How Fear Keeps Us Stuck and Makes Us Sick: Infographic
When I started teaching yoga I was surprised by the overwhelming number of people looking for ways to deal with everyday stress, chronic anxiety and fear. As part of meditation training in the early 90's, I had been taught to "look behind what's behind" to get to the root or genesis of things. Here's what I discovered:
STRESS = ANXIETY = FEAR
Whenever we are feeling stressed, the anxiety driving the stress is due to a desire to control something we fear.
So if that's true then stress is the symptom of our 'real' problem - fear. This may not be a shocking revelation but what IS shocking is how fearful thoughts cripple us, keep us stuck and make us sick!
The Fear Cascade
Understanding the fear cascade helps us to see how the anxious mind creates a biochemical cascade that is most often unnecessary and more often than not, dangerous. The infographic shows how the fear state can make us act like animals and do or say awful things but it also shows us how we can maintain, or reclaim, our power over fear, anxiety and stress.
Please review the infographic segments before the brief discussions of each below.
It all starts with a sensory trigger like a fearful thought, sound or bad memory. Most of the time, the thing we fear isn't 'real' like a tiger chasing us but instead is a perceived or anticipatory threat arising from an everyday annoyance or negative thought.
For example, let's say the anticipatory threat is that something has taken place that will make it unlikely or impossible for you to meet an important deadline. The negative thoughts of, "I'm going to get in trouble" or "I'm going to look bad" or "I could get fired" creates the state of arousal shown above.
The hippocampus, and in yoga the negative mind, is quick to remind us of problems encountered other times that something like this happened. Note, the negative situational beliefs are magnified by negative global beliefs like, "Nothing ever goes my way," thereby heightening or doubling down on the state of arousal. So rather than clearly seeing and acting on the current situation, we begin to remember and re-act to negative beliefs from past situations.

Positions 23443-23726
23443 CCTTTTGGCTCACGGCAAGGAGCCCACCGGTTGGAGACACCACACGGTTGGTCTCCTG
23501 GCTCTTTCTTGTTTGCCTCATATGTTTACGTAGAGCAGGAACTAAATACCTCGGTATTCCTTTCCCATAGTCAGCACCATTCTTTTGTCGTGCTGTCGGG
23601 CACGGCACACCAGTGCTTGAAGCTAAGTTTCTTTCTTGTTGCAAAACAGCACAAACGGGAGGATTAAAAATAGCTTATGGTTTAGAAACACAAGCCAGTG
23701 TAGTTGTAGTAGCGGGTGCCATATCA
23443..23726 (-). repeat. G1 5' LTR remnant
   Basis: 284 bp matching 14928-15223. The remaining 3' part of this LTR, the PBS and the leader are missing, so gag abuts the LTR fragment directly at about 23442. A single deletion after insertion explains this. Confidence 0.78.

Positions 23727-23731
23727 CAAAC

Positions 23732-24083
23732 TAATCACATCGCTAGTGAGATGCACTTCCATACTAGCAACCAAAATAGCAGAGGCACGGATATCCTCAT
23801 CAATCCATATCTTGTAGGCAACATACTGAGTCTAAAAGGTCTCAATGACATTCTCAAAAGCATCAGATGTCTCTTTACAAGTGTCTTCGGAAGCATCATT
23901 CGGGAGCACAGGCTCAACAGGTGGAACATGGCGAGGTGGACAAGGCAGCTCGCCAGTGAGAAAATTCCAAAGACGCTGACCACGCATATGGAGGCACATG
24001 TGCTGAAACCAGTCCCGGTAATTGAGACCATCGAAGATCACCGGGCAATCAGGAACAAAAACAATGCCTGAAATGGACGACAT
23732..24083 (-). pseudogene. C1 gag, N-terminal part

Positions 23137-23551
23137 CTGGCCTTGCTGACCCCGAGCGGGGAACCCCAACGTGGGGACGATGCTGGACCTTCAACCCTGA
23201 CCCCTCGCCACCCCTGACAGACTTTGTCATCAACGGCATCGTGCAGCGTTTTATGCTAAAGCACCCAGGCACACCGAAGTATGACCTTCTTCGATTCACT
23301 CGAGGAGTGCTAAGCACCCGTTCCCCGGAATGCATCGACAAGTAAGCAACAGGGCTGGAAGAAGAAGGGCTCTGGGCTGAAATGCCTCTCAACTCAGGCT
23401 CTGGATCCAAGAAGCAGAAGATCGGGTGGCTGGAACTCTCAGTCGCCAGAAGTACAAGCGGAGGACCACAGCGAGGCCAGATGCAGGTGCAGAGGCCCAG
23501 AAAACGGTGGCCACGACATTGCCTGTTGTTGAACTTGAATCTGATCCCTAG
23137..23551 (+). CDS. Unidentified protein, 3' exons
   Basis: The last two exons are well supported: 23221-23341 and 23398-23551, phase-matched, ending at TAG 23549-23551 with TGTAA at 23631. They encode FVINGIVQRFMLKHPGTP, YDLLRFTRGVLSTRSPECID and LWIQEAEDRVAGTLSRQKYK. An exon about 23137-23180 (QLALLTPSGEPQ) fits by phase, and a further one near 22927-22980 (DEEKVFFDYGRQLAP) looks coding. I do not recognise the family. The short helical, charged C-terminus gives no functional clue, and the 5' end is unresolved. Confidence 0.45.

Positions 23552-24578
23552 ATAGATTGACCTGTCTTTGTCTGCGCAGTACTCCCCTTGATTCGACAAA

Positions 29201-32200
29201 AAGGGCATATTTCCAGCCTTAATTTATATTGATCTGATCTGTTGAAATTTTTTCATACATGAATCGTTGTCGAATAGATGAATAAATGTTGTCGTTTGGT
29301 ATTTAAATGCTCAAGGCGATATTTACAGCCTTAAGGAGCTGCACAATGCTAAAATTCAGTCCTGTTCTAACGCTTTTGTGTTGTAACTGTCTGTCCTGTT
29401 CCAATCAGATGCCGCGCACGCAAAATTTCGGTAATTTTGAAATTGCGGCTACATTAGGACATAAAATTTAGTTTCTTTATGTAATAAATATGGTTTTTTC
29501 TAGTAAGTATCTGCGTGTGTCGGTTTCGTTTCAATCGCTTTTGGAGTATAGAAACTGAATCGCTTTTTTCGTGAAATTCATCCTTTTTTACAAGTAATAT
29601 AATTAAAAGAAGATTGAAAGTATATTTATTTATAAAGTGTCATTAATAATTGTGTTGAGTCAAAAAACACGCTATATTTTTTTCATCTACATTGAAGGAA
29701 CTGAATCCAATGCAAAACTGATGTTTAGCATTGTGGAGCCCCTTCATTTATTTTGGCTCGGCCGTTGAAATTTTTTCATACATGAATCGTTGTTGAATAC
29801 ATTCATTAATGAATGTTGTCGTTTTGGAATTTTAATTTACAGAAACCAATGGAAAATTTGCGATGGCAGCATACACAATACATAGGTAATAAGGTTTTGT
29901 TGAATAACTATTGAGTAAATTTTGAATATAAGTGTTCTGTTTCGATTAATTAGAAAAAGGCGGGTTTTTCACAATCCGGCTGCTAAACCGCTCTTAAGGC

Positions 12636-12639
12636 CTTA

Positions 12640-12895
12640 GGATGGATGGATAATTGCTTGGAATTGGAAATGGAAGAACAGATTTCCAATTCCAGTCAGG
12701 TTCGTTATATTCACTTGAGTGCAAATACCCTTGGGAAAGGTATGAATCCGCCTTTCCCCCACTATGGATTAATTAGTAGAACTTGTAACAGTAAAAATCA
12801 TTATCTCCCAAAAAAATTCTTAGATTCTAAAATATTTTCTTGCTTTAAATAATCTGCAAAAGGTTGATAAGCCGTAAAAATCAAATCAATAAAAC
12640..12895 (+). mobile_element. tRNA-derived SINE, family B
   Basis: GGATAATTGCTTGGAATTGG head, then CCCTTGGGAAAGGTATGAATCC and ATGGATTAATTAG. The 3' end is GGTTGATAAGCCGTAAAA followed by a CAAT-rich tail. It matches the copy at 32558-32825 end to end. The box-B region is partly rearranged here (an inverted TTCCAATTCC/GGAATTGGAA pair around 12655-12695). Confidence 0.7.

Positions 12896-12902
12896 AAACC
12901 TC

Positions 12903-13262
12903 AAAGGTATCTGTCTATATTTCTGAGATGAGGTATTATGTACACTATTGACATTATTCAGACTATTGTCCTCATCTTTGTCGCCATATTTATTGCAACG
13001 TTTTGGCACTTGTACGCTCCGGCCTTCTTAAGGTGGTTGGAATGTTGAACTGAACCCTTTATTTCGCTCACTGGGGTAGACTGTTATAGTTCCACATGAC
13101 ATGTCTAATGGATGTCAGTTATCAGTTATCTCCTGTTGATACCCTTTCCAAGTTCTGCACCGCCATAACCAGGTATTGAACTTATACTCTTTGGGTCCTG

Reacting to the negative thoughts creates a state of anxiety or fear and the body becomes flooded with flight or fight hormones. Now the fear isn't in the mind anymore; the thoughts have mobilized the stress response and the stress hormones have moved the body into a state of high alert or panic.
One of the biggest problems in managing the panicked state is that the executive pre-frontal cortex or executive and higher thinking brain shuts down. The scared body and animal brain start to reinforce each other and we lose the ability to act rationally. The body is in full battle mode and wants a fight! The excess adrenaline creates trembling and the feeling of seething anger. It is in this state that we do or say regrettable things.
Whether or not we did or said something that might take the situation from bad to worse, it eventually comes to an end. Once the threat is over, the beliefs about the event and the lessons learned are stored in the brain's hippocampus. Then all systems return to the baseline or normal level as if nothing ever happened...except when the fearful thinking becomes chronic.
How Fear Keeps Us Stuck & Makes Us Sick
It's healthy to revisit an uncomfortable event to assess what we might do differently in the future. We may naturally revisit the situation a few times; who hasn't had the big "ah-ha" moment of what they wish they had said or done. This is healthy and sometimes fun. But it's how we react to, and process, the fear that can keep us healthy or prime us for dysfunction and disease.
When the thoughts become intrusive and we repeatedly re-play the movie in our heads and ruminate, we begin to create a toxic body-mind loop of fear. The brains of those living in chronic domestic/workplace abuse or in chronic child abuse are often locked in that toxic body-mind loop from years of real, perceived and anticipatory threats. They become wired for fear and often exhibit physical or behavioral symptoms like acting out, numbing with alcohol or drugs, chronic and unexplained illnesses, etc. The previous post, "The Silent Epidemic" discusses how prevalent this has become in our society.
Sadly, being "wired for fear" isn't exclusive to people currently in, or survivors of, abusive situations. All one needs to do to appreciate our collective level of stress, anxiety and fear is to turn on the television. The number of commercials for drugs to treat depression, anxiety, insomnia, heart disease, diabetes and cancer is alarming. We have become a nation suffering from chronic illness and dis-ease that marketers and politicians exploit to advance their own agendas. We become easy pickings because our executive or thinking brain is offline so we will grasp whatever lifeline is provided.
The full infographic is a wake-up call for those who wish to live a full, satisfying and long life. The good news is that the defense cascade makes a compelling case for seeing and managing our fearful thoughts especially because:
The overwhelming majority of our fears come from the stories we tell ourselves, so the biggest thing we have to fear IS fear.
It's also great to know that even if we are already wired for fear, the miracle of neuroplasticity, or the brain's ability to change based on experience, also allows us to rewire our brains for calm. The next post will revisit the infographic with what we can do each step along the way to stay &/or get healthy. To be sure to get it in your inbox, sign up here.
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